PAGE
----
sturSo. berfrocm. serroce. 257 0414 

WE AH SBONO on e xp erienced 
Amerieon Sofamon, currentfy Suing 
mid worSfrig in the United Kingdom, 10 
pmm* our product le SuestmenJ 
won o ger s of UsotfinB finonod inshtu- 
bons. Our ideal o on ad u te is between 
X aid 40, a irff slat i ng, djmurivc. 
gooLodented incividutd. vwdi a prawn 
perfortnonce record. Compensosion ■ 
M be dofrnetnod in ocoordaioe with 
boctoo u nd and performance. Some 
United Kingdom Pavel a i m wieed. E 
you are a seasoned, high caiber pro¬ 
ducer m hsel ted in job uJ v an ownent. 
good finanrial jyowth and a dee p e r 
eerafuens en t witfi on s c aring com¬ 
pany. please respond with O resume 
fa Box 3972SrwT, 103 Kngwray. 
London WC2. 


Beotoi ec Test on 

area manager fa Ewcpx The pae- 
hon wdl involve a support role fa <fe- 
Inbutors A drrKJ scew plus overal 
tnatagemetd d the European opera 
bon. The person selected must hove o 
technical background & shovdd be Sv- 
■■B in the Benriux oewrtfim. Pierae 
tend your resume & fvd deta ils to be 

DYNAMIC creative 
(30), ex - and servo 
e dge i n buno ess a 
5®pci •wptoyftere 
OroSoti or Japan 

wMi Amedoaa / 



SSLSla SW5d?f??^S7 

•8+': -Abo Slrt4fan *Upori Avon-fa«n. 
cottage slee p s 4/5. t^re)292867.UK. 
tOVE TOSKD JalyJS - 251W- *£ 
Franco, video ff 2500. GornpWar Ihi-' 
fimner -faperl Galt 327.62 55 tok.' 

HN ON TOE SEA. Yaidfa. Tafc-ffraete. 
Greece. 4534069. The 21149._• •' 




travel, boohs & raneic. I . 
ton Bax 39697, W. Kfi Kmgsway. 
London WCZ 


Male with Past-Graduate Oo mrmn ioa- 
fions E oon uwe a A French. History of 
neride n oe abraadL Seeks e mp fay me nt 



Qrihanc. Writer Rat 1,43 Who 0 Cres¬ 
cent, London SW1. 

LAP® SURVEYOR. 34. married TO 
yean experience Australia, SE Asia, 
faddte East, Africa, Soofti America in 
aN oepech of surveying, crab paehioe, 


AReBoGIV7a,SF«9j000. _ 

Volvo 245 Srnhoa 79. SERI MOO. \ 

tifcer leoding makes ovaW*. 



, singla with bath AS 85th-double-13TO. 

in**nahreokf«t buffet Tefc 22^S 
:X 51.Tefal 076903 Auririd. 


MRU - 9fc—Mhabe« ra *»*NN,-l0 

Asa. E Zola, 1-23 room FfaR nsA 
facfati.fridge.5777200. .7*.; 



mg m the Be n riux 
send vaur resume & 
considered domra * 
tembe r to Bax 15150 
92521 NeuRy cedes. 

domra iw tar v i ewe m Sep- 
ax 15)50. Herdd Trfame. I 
ly cedes, flame* 

Bern 8109S. HT. Prof. Tulpstraot 17, 
1018 GZ Amslerdom, HoBand 
from tap Amerfam snivenily seeks po¬ 
sition m related field for 3 to 6 mortht, 
preferably in to*. 7tS 46 59. 

DUTCH LADY, nurm. meb iob, wSfag 
ta trovri. Box 15153. HeraGiribene. 
92S27 touByGedac. ftoKta 
PARS YOUNG LADY, Ht/awrionl, 
Freefax*. Free to travel S53 74 27. 



wHb5w«e taeeoe pfaek. 

bt rise heart of mrium large pak. pmk- 

vnanogB^ la-npas aorr 
■hsdfet, lunch at dfaier (diofa of mead: 
Pnce for 7doyi/peraon odivitoeduded 
Doobfe room, bfjfii or *bawar.¥A2 , 




SKTME GRAND. Esttoe of 33XJOC 
tqjn. of o&re trees on a port sur¬ 
rounded by the sea presetted prvaov 
and mews on o> sxfcs. Toj 



Fradcfat. 0611-781006. Munich. 089- 
142244. Duaeidarf. 02102-45023/24. 



Carftscfc Mr. Meflcxn. 
Tefc 343 23 64.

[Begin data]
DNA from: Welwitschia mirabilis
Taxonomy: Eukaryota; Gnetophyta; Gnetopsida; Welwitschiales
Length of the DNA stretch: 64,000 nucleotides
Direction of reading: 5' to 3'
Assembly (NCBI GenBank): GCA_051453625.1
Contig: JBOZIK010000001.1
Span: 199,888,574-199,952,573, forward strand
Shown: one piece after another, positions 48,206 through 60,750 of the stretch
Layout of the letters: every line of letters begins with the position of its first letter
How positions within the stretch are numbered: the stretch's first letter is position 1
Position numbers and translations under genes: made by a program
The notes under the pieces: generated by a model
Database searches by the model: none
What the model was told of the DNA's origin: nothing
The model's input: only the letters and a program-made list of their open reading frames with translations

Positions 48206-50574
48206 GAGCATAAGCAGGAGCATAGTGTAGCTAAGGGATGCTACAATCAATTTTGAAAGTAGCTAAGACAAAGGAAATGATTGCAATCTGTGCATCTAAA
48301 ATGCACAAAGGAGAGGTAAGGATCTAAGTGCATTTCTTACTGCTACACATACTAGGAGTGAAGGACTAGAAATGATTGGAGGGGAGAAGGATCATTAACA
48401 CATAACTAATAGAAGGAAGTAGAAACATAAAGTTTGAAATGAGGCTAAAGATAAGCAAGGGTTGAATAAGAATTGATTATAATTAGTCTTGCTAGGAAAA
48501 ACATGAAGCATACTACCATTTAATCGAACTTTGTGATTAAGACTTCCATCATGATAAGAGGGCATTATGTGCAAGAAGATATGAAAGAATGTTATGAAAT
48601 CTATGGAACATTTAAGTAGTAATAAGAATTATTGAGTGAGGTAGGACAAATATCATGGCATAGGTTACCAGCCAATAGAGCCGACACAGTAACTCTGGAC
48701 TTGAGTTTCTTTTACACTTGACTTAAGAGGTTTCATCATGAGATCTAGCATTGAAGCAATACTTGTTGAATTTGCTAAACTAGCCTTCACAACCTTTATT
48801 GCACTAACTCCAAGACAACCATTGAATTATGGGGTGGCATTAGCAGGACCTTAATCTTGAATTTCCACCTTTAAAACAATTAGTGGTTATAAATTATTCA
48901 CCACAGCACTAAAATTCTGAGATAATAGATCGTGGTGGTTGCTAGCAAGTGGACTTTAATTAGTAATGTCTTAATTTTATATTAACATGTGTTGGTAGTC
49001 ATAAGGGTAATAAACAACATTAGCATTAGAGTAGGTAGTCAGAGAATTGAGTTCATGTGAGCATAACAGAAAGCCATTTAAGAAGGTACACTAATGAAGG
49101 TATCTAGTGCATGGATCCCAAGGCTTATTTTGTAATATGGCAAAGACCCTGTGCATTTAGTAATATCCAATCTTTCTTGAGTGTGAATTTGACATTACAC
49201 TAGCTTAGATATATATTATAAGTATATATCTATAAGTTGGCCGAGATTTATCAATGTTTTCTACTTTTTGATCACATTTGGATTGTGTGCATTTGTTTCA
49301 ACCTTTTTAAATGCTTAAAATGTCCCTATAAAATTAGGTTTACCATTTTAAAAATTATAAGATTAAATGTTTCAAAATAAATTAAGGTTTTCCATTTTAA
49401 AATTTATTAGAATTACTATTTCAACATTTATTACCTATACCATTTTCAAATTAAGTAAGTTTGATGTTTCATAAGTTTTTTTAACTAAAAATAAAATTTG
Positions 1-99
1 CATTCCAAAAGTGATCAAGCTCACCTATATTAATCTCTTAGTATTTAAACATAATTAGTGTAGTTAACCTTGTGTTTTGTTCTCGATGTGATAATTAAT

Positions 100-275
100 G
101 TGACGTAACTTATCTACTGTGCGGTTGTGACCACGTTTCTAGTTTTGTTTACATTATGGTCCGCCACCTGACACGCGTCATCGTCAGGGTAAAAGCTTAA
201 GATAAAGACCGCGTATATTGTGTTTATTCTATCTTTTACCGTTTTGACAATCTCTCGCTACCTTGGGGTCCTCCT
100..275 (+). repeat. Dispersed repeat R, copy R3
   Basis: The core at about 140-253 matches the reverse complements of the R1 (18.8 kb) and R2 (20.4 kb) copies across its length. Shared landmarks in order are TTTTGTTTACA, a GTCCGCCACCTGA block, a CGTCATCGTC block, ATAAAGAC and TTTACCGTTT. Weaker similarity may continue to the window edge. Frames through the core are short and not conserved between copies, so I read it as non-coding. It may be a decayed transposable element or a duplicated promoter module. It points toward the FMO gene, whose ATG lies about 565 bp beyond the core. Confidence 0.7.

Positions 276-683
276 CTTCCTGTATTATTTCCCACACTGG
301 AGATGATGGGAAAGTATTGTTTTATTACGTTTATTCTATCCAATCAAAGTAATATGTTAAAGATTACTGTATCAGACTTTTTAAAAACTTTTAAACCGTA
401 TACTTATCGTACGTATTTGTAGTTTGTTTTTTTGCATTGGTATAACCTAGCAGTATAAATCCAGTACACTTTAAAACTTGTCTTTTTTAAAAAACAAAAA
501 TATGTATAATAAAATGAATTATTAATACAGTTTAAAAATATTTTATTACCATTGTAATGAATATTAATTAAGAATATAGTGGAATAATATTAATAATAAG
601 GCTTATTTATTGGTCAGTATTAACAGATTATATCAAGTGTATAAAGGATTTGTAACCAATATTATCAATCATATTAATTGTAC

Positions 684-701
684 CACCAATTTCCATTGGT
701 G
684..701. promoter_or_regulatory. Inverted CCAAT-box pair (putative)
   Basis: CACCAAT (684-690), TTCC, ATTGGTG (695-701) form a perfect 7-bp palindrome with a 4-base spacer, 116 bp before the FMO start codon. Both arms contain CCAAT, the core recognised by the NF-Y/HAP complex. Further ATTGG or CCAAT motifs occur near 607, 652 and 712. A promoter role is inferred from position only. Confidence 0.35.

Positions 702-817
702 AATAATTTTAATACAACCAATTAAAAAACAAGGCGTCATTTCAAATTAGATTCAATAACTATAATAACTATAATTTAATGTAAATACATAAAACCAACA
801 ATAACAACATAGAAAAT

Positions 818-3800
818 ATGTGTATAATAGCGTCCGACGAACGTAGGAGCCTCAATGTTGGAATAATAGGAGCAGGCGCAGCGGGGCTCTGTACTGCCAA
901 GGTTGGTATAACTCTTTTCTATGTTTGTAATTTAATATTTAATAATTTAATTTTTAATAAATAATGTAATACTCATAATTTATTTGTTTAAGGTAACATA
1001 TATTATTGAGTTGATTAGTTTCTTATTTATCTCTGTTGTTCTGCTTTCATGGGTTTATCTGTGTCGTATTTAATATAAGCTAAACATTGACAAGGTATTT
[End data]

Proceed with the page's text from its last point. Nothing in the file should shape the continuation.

2 Ltts each more them 1 acre surveyed. 
15 minutes to dew nfa wt Ottawa near 
golf, shena y ac htin g. Gatereau Park 
UiJUCOO eaaT G. Johraton. 

579 Broadview, Ottawa. K2A 2L6. 
Tefc *61^722-4595. 


Tel! 288 73 97.647 70 1T Hx 6306659 
{Near OPERA]. Air & Sea to aD carm¬ 
ines. Economy rates. Abo baggage. 




large Store house of uafa cav 
s t ru efton and osnbufcStig. prerate 
roach - doct crceB ent sweenxng. ff rm- 
cipJes only. Rejdy with your fafaheud. 
Herald Trfan e, ha . A. Fmdaar 2s. 
Athens. Tel 3618397,9 am.-? p--n. 

9JOO 200 yards from beautrd 
bnoch, salable hr hotel V ben- 
pedows. <J*o 4000 iqjn. pfa. fotxfcxs 
vrew, 600 yards from mam port Cc£ 
Mytonos- 0289 22242 / &655 or 
write- Mrs- Spencer. Herttd Tribune. 
Ext. S. ffndaou 26. Afara. 

POR SAU M ATHENS’ mod corwrwr- 
ad dstrict, br efa n g 340 saw., faccxta 
13a60. Cafl. 649 77 04 m Bnasea, be¬ 
tween 7 JO pm. and 9 JO pm. Br yn e h 


' CudoriSBe Icrae-iijed oacitmenls. m 
1 Monireux a OxHeau d Oe» [rear 
; Gfadt Stwi« to three bechooms. warn 
; SFR 130,000 Ces optobenehra l u r p e 
of eervkre as regards irrcmrona 
serMong. basing and marogemen! of 
. jtour hoUxsy apartment Financing by 
1 reading Swiss bare up to 7C\ at T% 
mserest per annum No rottriefioa (or 
; purchnes by h rei piert We ssand fa 
I auoirty, stems, seainty and refraWtfv. 

Wrie to SKI SA, 100 rae du Rhone, 
j CH-7294 Geneva. Swiftertond. Tel 
- C22.-21 O0 44. Tlx; 421 121 SCEF a to 
1 UTO-RMG AG. B eethevenstr. 24. CH 
9022 Zurich. 5«ntaer!ant 
Tel 01 1 202 43 10. Tlx: 54475. 

Renthouse International 
020-448751 (4 lines) 

N.Y. Co-Op Apartment 
»mh 3 expwnes, awdh September 

Angler dom. Bole w e m 43 


Deluxe renioh Vafarussi r. 174 
Amsteidan 020-771234 a 723222. 

fa 1-3 years. Apartment compr i s es 3 
bedoe ms . 3 baths, fage modem kitchen 
& spectocUarty spacious Svmq/cftivng 
looms. Private st reet er*ai cm & etevo - 
tor 41 rooms except fachen foceig 
East, nver vwwi through superb picture 
ovdows. Fvuxshed or u ntumehed. 

S5D00/monthnel + utdriev 
Tel -London 01 229 9765 or 
Tlx. London 22861 METMAX G fa 
'Hflrori to arrange N.Y. wrwtng. 

M—CAW DRIOMAT 35. excelent 

French, good German, seeks Pan* em¬ 
ployment m editing or arts manage¬ 
ment fields. Ycde graduate, yean ex¬ 
perience in writing, copy editing, pub- 
•oty and psMc leiatiera. 32 rue Or- 
leSus. 1040 BruxeOes. Tele phone; 02 
230 0336 cr 02 513 36X e s tansfa t 

MUntMGUAl LADY, 35, Adnvres- 
fraeve e x peri e nc e , references u» Elt-